Theme answers:
  • 17A: London newspaper (DAILY MAIL)
  • 23A: Turkey's location (DELI COUNTER)
  • 33A: Taking one's sweet time (DILLY-DALLYING) — a great center answer
  • 44A: Singer with the hit country album "Backwoods Barbie" (DOLLY PARTON)
  • 54A: "Gotcha," formally ("DULY NOTED") — confusing, as "Gotcha" can mean several things.  
I thought I had a cold on Monday, and then Tuesday I felt so good I thought I was mistaken, but today, whoa boy. My body feels fine, but my head is a wreck, so I have to keep this brief so I can get some rest.

Bullets:
  • 1A: Vitamin C source from Southeast Asia (STARFRUIT) — I see these at the supermarket sometimes, but I've never tried them. This answer was not easy for me to pick up.
  • 10A: Songwriter Jimmy and Senator Jim (WEBBS) — Jimmy Webb wrote "Wichita Lineman" and a lot of other popular songs of the later 20th century. 


  • 15A: It has just 16 rules of grammar (ESPERANTO) — I love this answer, especially followed closely by ALEUT (16A: Western language historically written in the Cyrillic alphabet)—that's a hell of a language duo.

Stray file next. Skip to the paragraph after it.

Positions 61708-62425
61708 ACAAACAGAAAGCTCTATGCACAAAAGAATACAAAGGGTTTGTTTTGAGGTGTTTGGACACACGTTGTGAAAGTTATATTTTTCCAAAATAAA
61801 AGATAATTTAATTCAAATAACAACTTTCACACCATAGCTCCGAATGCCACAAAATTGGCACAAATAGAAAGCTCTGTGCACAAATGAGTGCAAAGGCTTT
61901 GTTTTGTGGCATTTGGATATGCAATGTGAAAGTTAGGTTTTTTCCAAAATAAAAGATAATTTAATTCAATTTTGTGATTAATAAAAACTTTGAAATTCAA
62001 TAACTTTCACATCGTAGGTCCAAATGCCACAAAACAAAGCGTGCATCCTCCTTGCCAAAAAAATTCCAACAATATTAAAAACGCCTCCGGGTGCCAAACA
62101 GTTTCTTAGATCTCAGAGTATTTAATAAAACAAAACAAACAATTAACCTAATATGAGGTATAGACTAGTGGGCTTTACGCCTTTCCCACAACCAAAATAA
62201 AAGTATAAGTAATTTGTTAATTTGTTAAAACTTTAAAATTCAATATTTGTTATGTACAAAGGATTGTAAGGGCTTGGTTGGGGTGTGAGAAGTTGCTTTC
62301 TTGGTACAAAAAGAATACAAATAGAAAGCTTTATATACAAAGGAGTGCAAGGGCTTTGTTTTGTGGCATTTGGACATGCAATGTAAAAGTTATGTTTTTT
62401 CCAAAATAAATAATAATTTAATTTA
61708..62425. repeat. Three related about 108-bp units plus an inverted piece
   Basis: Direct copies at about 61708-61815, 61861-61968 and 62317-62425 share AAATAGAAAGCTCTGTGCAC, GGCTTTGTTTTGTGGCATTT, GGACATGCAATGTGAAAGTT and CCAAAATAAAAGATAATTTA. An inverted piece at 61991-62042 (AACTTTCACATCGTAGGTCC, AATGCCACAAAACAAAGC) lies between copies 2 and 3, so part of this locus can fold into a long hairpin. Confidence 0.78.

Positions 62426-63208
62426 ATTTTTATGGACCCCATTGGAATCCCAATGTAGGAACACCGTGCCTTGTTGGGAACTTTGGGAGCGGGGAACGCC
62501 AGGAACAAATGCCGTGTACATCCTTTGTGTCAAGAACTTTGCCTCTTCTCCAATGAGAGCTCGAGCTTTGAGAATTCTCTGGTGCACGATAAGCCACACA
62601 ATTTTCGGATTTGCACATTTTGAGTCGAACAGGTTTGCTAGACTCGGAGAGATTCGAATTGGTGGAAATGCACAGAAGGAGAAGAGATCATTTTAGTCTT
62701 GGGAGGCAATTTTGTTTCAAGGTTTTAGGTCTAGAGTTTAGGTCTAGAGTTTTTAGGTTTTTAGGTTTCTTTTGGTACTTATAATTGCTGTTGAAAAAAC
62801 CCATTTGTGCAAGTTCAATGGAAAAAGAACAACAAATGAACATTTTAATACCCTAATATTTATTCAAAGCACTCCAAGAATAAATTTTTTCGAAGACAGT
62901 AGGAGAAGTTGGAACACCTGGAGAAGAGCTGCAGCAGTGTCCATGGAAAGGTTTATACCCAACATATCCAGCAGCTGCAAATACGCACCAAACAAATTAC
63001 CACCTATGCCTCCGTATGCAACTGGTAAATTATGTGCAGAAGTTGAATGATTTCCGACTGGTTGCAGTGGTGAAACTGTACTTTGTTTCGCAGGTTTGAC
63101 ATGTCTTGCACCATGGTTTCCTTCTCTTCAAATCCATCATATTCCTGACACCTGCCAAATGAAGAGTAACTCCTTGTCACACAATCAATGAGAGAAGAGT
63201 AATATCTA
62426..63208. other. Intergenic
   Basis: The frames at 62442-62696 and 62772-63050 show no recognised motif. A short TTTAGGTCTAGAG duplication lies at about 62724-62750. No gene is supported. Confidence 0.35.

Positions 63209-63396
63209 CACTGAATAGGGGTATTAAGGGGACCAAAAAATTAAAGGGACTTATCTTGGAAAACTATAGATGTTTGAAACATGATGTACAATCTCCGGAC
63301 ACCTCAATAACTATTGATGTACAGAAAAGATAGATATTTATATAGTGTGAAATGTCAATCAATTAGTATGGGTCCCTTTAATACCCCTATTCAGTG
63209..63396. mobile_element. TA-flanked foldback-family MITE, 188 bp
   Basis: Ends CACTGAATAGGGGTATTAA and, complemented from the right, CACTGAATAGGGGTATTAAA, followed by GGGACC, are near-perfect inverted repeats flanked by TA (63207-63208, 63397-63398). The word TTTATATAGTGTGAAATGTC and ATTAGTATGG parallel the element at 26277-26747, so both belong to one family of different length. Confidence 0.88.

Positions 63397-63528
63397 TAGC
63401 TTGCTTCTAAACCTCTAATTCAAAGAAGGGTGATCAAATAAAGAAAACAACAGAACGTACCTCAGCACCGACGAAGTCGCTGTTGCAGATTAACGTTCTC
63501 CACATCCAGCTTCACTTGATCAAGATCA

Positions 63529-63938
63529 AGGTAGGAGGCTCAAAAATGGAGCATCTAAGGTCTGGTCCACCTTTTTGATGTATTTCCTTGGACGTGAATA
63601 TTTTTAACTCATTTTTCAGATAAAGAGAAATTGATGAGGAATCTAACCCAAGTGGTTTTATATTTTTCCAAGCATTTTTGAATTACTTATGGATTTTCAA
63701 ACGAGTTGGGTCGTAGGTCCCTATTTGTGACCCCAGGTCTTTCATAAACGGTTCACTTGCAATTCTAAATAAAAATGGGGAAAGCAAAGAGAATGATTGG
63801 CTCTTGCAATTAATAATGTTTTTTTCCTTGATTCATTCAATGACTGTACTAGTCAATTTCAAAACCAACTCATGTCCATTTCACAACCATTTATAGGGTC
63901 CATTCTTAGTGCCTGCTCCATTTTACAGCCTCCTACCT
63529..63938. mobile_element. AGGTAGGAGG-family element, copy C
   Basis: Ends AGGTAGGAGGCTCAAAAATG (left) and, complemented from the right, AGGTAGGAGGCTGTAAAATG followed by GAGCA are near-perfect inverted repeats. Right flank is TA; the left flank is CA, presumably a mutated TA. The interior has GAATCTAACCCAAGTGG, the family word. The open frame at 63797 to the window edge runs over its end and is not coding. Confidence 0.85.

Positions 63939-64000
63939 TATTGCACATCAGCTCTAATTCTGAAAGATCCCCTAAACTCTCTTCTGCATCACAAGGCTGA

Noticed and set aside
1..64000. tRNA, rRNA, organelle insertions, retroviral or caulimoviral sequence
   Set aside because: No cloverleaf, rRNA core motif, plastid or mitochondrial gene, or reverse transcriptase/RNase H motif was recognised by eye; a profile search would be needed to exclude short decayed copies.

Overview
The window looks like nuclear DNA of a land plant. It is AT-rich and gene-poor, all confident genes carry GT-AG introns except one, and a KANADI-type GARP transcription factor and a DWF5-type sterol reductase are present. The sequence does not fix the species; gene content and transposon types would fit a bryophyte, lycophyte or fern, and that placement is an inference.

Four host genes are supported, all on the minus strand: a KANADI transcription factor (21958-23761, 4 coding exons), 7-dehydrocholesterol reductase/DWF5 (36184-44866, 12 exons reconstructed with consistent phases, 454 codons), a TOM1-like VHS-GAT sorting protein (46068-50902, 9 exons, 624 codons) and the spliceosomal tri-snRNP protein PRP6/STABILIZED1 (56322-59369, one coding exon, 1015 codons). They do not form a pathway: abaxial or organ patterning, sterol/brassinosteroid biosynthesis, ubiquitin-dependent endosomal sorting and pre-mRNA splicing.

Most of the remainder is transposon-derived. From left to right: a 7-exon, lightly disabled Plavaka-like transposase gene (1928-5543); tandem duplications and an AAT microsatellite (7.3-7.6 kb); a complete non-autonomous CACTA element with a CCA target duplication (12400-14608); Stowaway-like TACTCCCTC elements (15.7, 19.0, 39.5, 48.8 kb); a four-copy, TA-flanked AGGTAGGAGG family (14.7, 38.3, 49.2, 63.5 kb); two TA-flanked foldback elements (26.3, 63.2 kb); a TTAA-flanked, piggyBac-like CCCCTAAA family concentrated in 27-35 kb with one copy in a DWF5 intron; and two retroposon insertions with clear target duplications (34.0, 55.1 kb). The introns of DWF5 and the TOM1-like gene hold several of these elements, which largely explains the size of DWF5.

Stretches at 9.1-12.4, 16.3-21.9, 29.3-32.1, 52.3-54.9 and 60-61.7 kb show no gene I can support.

• 29A: ___ Street, main thoroughfare in "Peyton Place" (ELM) — People know that? Yikes. 
  • 1D: Ritual in which bitter herbs are dipped (SEDER)ERNS was the first word I put in the grid. SEDER was the second.
  • 11D: Cuban name in 2000 news (ELIAN) — I wonder about ELIAN. Mainly what I wonder is: how long will he be crossworthy? Forever? His name is soooo lovely from a crossword standpoint, but that incident doesn't seem like something with long-term historical implications. But if it's easy for me to recall (it is), then maybe we'll still be seeing it 20 years from now, though I think future young people are going to be a little annoyed that they're being asked to remember something so trivial.
    Signed, Rex Parker, King of CrossWorld
     

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    TV monologist / WED 5-25-11 / Gilbert Sullivan's follow-up to Mikado / Drug taken in Rent / Biopic about Ritchie Valens / Duck Hunt gaming console

    Wednesday, May 25, 2011

    Constructor: Jeff Dubner

    Relative difficulty: Challenging

    THEME: ITALIAN / SONNET (2D: With 49-Down, its form follows the pattern of the circled letters) — rhyme scheme appears in circles: ABBA / ABBA / CDE / CDE


    Word of the Day: "RUDDIGORE" (34A: Gilbert and Sullivan's follow-up to "The Mikado") —